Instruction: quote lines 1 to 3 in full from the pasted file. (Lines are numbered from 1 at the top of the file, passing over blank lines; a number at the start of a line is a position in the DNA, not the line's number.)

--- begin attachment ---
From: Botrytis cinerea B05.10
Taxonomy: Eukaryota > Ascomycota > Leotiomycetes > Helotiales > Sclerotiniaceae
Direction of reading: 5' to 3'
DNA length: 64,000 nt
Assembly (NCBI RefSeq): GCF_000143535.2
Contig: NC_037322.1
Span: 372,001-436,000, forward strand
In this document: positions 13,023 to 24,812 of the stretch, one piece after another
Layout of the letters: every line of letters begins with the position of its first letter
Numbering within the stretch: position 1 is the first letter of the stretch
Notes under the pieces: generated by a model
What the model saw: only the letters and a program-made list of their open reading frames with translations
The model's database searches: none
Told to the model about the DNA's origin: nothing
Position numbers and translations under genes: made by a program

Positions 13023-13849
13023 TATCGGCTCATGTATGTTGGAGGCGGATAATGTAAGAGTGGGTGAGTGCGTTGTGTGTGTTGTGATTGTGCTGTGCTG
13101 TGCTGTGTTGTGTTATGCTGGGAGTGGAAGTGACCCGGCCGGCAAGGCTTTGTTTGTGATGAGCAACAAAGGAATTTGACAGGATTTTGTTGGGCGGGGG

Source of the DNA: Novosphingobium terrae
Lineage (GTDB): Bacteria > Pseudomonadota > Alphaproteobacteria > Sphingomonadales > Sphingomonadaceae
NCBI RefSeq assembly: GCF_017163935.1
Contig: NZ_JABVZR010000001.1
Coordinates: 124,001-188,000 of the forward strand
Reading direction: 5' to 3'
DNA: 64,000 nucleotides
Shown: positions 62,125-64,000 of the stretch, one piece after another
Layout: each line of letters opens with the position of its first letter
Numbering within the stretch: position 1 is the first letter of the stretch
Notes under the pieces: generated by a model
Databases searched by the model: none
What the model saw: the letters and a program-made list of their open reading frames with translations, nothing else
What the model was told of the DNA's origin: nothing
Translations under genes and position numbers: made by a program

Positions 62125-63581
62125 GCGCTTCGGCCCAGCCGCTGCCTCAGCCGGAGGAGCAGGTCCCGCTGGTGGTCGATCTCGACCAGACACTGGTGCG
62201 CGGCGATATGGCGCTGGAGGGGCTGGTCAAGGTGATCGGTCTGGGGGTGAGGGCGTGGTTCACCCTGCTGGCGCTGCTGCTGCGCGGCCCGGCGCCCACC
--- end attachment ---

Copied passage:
From: Botrytis cinerea B05.10
Taxonomy: Eukaryota > Ascomycota > Leotiomycetes > Helotiales > Sclerotiniaceae
Direction of reading: 5' to 3'